Joining the likes of Adobe, Salesforce.com, and Hootsuite, Oracle is now the tenth company to participate in LinkedIn's Certified Company Page Partners Program. In an announcement at its Marketing Cloud Interact event in San Francisco Wednesday, the company said that its social relationship management platform will now support LinkedIn and allow marketers to publish LinkedIn Company and Showcase pages; target users based on geographic location, company size and industry; and interact with commenters on these pages.
The partnership will also give Oracle customers access to LinkedIn engagement analytics through page-level and post-level reports that include metrics on "likes," comments, or other interactions, as well as inject Dynamic Link Tracking, Smart Publishing, and other proprietary Oracle tools into the LinkedIn platform.
Though often considered primarily an HR tool, LinkedIn is becoming a powerful marketing force, and Oracle's partnership with the social network is a move in the right direction, according to Ray Wang, cofounder and principal analyst at Constellation Research. "This is big news for Oracle because it demonstrates that they're really serious about their social and marketing clouds, and that they understand the need to connect the different data sources that their customers rely on," he says.
LinkedIn has evolved significantly over the past few years, and has become a trusted networking tool for B2B professionals. Much like in the B2C space, power is shifting toward buyers. Potential customers are doing more research on products, turning to their own personal networks for recommendations, but while they may turn to Twitter or Facebook to see how a retail brand stacks up, they're likely to turn to LinkedIn to compare business solutions, Meg Bear, group vice president of Oracle Social Cloud, says. "Smart companies are leveraging these opportunities to create a competitive advantage by making their brands more human through social media. As LinkedIn continues to evolve, what Oracle is adding is the ability for a company to have their social strategy be comprehensive across multiple social platforms," she says.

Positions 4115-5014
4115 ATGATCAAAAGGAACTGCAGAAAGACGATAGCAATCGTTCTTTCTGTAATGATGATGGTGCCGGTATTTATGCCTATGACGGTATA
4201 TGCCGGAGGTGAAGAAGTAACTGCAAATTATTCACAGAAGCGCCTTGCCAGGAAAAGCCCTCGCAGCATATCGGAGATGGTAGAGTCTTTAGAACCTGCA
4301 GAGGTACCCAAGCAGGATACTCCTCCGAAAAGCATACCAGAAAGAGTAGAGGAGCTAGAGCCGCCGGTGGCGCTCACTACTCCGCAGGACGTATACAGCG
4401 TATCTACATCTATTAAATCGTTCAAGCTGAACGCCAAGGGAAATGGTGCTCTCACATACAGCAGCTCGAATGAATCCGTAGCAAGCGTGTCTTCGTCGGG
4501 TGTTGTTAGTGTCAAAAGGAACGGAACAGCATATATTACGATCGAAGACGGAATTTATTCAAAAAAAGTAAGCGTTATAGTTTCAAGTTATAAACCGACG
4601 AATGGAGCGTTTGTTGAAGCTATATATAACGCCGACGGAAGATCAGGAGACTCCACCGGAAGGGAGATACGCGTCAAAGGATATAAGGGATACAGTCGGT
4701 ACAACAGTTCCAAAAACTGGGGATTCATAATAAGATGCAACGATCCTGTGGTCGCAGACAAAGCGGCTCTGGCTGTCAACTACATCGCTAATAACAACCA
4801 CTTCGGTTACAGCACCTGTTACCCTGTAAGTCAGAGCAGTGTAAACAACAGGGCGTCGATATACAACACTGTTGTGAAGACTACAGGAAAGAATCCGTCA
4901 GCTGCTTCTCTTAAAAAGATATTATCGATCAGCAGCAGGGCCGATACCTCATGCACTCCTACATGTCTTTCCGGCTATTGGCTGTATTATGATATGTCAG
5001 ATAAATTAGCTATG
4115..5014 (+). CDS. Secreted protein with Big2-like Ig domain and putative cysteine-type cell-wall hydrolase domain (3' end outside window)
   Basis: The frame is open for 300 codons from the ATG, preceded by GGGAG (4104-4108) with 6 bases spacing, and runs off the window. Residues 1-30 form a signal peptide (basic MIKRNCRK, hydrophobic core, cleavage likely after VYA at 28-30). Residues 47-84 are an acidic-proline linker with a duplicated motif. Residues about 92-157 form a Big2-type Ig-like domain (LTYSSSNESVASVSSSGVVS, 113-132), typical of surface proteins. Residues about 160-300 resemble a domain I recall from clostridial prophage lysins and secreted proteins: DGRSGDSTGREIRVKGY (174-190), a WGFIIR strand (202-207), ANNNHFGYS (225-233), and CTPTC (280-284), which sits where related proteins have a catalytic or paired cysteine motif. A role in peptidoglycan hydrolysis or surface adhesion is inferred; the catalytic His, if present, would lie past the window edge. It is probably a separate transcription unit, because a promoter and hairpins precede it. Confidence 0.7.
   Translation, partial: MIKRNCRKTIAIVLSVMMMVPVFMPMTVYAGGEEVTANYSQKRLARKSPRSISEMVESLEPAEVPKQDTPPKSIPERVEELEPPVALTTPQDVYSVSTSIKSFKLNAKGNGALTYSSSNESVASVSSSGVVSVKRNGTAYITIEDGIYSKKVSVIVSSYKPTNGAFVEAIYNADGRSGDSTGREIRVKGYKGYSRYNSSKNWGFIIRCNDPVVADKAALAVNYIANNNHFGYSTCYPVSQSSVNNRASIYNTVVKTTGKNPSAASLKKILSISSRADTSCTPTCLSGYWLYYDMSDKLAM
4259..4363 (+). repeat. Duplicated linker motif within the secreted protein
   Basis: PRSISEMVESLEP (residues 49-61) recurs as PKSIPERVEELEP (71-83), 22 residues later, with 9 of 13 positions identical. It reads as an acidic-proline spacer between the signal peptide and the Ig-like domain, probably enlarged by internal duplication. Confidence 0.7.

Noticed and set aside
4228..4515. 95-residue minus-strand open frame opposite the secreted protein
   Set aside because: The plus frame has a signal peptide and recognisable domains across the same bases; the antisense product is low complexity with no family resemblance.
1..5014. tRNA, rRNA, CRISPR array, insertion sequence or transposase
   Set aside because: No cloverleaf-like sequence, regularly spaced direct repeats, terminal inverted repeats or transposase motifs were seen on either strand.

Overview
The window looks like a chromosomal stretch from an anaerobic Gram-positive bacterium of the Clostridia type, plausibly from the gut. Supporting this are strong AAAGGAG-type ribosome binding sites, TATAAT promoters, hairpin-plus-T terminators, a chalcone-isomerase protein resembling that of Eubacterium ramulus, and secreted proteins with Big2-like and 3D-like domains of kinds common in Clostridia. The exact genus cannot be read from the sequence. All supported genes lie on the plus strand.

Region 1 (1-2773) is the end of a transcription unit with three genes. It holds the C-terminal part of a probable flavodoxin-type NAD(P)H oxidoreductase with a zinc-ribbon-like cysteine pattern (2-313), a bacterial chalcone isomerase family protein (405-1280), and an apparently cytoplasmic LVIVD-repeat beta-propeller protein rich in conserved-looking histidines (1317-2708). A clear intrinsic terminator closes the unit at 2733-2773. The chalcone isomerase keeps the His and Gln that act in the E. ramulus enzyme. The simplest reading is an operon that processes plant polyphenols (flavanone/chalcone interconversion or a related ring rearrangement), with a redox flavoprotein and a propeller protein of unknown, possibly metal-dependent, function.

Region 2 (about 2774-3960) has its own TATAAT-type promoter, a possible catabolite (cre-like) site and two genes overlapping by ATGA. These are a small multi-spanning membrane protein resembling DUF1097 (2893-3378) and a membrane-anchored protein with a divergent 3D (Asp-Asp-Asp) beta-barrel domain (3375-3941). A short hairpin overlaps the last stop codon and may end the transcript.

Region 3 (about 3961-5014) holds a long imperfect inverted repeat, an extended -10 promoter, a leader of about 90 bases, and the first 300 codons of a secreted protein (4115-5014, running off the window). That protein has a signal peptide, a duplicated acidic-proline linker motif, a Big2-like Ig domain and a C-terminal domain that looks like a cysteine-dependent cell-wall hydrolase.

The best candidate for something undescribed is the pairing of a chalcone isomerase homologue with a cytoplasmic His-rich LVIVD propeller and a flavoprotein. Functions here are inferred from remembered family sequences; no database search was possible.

Along with the Social Cloud announcement, Oracle also unveiled key updates to its marketing cloud, delivering on some of the promises President Mark Hurd made at Oracle's marketing cloud unveiling event in April. Still working to piece together the newly acquired BlueKai, Compendium, Eloqua, and Responsys solutions, Oracle is getting "closer to integration than most of the folks that have been talking about it," Wang says.
Among the major updates, the BlueKai data management platform now enables marketers to create customized look-alike models that learn from a sample set of top customers' data to find new audiences. Additionally, Oracle Responsys APIs now support automated, programmatic SMS, meaning that Oracle's Responsys marketing automation tool can deliver personalized SMS messages (and push notifications) to customers' mobile devices, rather than send a mass message to every customer. As for Eloqua, enhancements to its email message designer will help marketers create and test responsive emails.
Though Oracle has come a long way since first setting out to build its marketing cloud, there's still much work to be done. "Marketing is changing rapidly, and organizations require flexible and scalable solutions that can easily extend and enhance their marketing efforts to deliver the most effective campaigns. And it's really a combination of people, process and the right technology to orchestra comprehensive and fully integrated applications," Natalie Petouhoff, vice president and principal analyst at Constellation Research, says. Integration challenges lie ahead, she adds, and "the devil, as always, is in the details."